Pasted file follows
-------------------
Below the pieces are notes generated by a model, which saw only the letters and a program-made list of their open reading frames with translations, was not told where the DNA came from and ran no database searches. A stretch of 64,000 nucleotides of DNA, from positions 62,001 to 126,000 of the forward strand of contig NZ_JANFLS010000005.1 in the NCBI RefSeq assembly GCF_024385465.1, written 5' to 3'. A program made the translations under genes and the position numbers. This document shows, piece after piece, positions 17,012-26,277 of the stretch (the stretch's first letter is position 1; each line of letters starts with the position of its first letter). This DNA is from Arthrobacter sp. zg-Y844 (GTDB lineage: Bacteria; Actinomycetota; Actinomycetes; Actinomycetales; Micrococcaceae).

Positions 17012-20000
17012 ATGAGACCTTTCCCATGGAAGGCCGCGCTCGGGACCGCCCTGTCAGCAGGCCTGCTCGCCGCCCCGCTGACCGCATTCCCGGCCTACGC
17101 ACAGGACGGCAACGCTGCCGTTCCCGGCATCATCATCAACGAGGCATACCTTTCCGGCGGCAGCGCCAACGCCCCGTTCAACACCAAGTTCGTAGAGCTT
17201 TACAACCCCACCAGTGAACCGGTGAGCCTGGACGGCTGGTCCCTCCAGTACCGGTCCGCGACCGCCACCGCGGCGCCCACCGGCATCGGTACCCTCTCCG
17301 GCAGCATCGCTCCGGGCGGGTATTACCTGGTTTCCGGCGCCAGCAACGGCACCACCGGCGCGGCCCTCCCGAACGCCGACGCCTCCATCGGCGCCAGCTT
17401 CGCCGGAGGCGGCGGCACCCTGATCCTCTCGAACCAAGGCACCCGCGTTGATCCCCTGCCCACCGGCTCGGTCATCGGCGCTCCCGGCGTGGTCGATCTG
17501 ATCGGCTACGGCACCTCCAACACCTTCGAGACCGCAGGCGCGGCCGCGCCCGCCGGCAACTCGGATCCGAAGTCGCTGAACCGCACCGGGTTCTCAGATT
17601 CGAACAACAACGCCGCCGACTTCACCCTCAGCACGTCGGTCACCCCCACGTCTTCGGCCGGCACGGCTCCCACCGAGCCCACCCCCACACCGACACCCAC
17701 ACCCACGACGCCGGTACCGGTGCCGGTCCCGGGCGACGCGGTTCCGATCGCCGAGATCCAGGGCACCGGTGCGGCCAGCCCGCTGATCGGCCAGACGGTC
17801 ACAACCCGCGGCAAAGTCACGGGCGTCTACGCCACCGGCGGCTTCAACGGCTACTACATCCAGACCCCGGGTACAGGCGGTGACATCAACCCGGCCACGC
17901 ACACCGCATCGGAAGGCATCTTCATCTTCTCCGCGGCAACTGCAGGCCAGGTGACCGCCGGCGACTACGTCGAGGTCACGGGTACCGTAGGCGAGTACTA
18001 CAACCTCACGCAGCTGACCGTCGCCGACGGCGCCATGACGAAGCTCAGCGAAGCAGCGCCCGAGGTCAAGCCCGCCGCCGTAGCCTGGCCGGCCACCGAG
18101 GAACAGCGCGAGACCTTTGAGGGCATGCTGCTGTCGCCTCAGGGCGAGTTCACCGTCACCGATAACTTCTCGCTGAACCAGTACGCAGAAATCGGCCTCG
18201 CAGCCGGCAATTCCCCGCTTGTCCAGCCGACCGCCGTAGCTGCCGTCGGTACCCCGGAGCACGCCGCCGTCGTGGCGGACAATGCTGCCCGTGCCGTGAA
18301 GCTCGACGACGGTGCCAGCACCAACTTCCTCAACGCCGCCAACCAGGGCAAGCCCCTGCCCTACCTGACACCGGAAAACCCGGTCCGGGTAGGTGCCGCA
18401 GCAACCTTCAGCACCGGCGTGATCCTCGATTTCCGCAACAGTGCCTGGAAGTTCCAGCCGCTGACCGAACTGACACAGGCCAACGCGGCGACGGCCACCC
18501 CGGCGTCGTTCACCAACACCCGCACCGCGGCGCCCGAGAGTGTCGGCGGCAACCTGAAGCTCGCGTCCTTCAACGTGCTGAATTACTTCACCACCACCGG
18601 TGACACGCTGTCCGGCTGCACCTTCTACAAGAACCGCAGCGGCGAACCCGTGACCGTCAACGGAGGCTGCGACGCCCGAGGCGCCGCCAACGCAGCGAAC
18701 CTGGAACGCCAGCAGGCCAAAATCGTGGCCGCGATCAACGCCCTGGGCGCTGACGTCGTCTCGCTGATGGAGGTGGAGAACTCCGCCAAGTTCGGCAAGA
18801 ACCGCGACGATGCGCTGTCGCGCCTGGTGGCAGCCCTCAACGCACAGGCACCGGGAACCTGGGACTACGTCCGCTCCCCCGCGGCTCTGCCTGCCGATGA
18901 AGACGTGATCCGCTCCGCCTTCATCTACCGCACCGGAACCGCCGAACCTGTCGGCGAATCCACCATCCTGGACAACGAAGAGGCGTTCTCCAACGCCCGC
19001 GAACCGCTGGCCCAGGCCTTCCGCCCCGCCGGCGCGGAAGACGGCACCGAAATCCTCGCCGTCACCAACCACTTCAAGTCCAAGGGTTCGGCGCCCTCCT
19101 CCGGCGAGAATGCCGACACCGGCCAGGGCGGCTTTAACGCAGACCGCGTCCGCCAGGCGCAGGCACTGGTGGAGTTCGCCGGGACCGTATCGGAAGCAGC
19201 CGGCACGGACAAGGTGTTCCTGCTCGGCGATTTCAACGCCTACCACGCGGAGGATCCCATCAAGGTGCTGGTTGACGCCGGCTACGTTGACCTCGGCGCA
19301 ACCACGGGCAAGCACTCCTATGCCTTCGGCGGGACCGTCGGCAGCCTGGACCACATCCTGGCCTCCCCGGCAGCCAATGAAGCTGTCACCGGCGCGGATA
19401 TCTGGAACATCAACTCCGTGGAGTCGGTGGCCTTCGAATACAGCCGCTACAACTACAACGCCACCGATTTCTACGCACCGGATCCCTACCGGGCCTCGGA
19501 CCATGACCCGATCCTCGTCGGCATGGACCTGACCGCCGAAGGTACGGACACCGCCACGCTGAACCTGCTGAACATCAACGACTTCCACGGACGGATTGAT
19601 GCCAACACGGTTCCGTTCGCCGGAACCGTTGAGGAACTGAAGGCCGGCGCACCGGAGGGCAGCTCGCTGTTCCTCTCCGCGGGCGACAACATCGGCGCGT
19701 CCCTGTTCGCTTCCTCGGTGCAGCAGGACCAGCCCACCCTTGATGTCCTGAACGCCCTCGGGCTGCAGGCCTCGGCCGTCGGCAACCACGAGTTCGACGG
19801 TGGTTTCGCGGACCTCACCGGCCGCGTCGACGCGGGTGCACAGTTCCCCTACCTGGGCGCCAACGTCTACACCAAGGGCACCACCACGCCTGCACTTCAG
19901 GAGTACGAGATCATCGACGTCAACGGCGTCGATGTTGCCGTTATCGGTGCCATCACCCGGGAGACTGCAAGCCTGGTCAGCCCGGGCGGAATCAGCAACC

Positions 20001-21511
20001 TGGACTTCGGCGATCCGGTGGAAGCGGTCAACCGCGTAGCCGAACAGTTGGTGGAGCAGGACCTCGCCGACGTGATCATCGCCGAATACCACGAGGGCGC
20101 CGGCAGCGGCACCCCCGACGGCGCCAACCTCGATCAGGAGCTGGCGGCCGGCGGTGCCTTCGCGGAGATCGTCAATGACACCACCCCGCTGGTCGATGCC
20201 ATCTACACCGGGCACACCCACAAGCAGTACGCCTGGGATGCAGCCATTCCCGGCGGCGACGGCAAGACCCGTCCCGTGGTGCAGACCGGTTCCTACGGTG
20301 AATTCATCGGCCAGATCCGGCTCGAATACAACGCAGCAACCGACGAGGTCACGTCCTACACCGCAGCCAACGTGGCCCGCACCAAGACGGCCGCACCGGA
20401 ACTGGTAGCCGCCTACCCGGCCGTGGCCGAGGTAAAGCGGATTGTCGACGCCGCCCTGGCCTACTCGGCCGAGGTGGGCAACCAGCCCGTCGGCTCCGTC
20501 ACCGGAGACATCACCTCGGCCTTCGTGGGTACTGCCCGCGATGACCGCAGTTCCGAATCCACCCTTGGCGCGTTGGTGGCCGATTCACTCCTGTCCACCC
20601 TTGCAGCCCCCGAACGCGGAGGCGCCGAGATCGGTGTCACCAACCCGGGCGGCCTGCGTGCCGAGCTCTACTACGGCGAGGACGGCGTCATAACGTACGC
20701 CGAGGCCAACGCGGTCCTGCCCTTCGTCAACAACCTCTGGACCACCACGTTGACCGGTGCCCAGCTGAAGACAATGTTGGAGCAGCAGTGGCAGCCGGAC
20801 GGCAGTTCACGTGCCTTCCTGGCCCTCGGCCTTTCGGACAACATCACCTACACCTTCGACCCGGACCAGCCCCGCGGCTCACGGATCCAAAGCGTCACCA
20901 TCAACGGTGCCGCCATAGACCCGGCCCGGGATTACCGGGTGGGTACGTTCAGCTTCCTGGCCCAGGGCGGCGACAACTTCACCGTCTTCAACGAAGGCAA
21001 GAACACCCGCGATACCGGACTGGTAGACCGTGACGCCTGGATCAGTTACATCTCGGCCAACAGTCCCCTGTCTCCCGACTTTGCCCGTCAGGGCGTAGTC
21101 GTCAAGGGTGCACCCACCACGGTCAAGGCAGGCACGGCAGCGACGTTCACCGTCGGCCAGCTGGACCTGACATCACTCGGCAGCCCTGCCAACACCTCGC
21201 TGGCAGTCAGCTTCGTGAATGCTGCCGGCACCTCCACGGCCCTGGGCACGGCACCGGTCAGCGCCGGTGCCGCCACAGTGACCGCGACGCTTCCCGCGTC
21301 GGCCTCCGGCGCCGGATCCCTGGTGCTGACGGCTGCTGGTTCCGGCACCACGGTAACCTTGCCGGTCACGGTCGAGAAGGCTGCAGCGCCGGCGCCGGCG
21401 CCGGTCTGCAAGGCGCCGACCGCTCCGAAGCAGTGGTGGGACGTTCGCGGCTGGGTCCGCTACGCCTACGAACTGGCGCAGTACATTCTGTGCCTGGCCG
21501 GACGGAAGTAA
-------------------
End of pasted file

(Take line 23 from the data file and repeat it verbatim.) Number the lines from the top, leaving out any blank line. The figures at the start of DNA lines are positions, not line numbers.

19001 GAACCGCTGGCCCAGGCCTTCCGCCCCGCCGGCGCGGAAGACGGCACCGAAATCCTCGCCGTCACCAACCACTTCAAGTCCAAGGGTTCGGCGCCCTCCT